“Don’t make sound, Violet,” he whispered, and I pursed my lips together. “We don’t want to frighten Ivy.”
Father set me down and urged me to go to Mother. I crawled on my hands and knees until I found her, and huddled in close.
“Stay here,” Father whispered. “I’ll go find the flashlights.”
It was cold in our house, and I shivered there silently. I heard nothing but Ivy and Mother’s breathing, so I focused on it. I tried not to hear the things in the apartments around ours, for I knew that my fear would transform the common sounds into something more sinister.
There was a sudden crash coming from my left, where Father went to look for a flashlight. Mother jumped, and Ivy fussed. Mother hushed the baby.
Finally, I heard Father’s heavy steps come back into the main room. The sound felt unfamiliar; Father was always light on his feet. “Did you get the flashlight?” Mother asked.
Father said nothing; all I heard was the click of the flashlight as Father tried to turn it on and his breath, heavy and slow. The flashlight didn’t work, and Mother sighed. Without another word, Father retreated back down the hall, his footsteps and breathing uncharacteristically sluggish. I felt Mother shiver next to me.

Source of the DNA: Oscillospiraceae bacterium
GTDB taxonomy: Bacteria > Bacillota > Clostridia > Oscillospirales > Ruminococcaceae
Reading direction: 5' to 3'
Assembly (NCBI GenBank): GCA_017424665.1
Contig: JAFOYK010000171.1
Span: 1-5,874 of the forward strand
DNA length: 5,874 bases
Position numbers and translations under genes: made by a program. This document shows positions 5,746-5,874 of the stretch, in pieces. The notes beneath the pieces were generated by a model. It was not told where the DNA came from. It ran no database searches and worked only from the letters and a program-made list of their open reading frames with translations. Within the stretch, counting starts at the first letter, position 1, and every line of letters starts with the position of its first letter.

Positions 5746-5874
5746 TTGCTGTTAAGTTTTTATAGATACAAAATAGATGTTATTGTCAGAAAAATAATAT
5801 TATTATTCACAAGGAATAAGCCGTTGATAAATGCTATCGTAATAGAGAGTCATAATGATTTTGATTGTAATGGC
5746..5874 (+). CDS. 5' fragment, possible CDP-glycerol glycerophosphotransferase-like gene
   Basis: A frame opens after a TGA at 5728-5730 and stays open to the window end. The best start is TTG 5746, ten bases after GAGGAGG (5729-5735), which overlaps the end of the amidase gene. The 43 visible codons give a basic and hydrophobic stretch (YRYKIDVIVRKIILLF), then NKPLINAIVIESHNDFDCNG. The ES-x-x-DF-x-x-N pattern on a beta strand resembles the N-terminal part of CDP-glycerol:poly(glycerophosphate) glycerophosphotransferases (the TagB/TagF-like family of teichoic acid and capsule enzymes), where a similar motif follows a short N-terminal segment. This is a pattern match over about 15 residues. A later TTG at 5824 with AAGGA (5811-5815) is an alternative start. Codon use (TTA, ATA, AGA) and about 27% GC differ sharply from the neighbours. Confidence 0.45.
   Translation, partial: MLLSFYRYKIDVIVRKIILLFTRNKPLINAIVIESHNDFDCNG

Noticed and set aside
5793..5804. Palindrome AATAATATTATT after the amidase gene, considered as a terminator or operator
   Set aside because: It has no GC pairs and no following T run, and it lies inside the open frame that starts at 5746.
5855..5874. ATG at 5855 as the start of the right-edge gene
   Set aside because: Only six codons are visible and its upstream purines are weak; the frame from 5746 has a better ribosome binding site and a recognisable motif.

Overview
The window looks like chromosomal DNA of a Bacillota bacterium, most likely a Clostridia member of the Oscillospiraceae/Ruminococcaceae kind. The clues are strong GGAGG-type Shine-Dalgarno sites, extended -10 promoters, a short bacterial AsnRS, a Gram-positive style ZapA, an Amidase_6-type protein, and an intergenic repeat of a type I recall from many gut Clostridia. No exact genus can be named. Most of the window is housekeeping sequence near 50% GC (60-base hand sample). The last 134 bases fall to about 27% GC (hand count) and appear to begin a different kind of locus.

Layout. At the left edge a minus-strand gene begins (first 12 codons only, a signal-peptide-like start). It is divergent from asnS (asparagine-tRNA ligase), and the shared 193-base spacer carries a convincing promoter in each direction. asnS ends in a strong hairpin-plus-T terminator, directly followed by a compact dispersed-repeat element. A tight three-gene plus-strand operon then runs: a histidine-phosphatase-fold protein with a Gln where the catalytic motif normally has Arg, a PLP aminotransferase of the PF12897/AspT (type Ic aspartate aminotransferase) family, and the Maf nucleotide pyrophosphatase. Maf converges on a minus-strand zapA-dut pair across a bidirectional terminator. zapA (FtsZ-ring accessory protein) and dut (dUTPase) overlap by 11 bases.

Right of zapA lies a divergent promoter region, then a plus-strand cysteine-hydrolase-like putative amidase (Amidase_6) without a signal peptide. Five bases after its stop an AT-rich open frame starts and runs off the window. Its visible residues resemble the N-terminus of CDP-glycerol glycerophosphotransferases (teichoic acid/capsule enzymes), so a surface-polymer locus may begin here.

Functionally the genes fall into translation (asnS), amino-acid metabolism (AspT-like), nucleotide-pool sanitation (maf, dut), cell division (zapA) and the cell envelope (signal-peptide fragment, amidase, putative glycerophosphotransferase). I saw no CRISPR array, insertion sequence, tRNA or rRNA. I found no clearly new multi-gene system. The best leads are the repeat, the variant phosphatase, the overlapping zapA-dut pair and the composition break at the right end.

“What’s wrong, Mama?” I whispered.
She didn’t respond for a beat, then inhaled sharply. “Nothing, darling,” she whispered back, kissed my forehead, and rocked Ivy back and forth.
She hummed a tune, a lullaby she would sing to me when I was small. I was still young at that time, but she hadn’t sung it for so long that I almost didn’t recognize it. The tune was sweet and her voice was melodic, and for a moment I wasn’t scared. For a moment I could forget the things my mind told me were around. The things I knew weren’t there, but that my mind thought were. `
Father never came back. After he disappeared down that hall we waited for hours, Mother, Ivy and me, but he never came back. Finally, Mother decided to leave the apartment building and try to find one of her friends.
“We’ll go see Ms. Jackie,” Mother told me. “We can stay with her until we find your father, okay?”
So we walked down the pitch black hall. Mother told me to hold onto her shirt as she walked, so she could hold Ivy in one hand and keep the other on the wall to stay steady. Carefully and slowly we walked down the five stories of steps, finally reaching the world outside. There were people on the streets, and I heard them talking of electrical shortages- something, of course, I knew nothing of at the time.
We walked down the street to Ms. Jackie’s house, and Mother made me go to bed right away. She sent me into the guest room while she stayed and talked to Ms. Jackie in the living room, which was lit by flickering candlelight.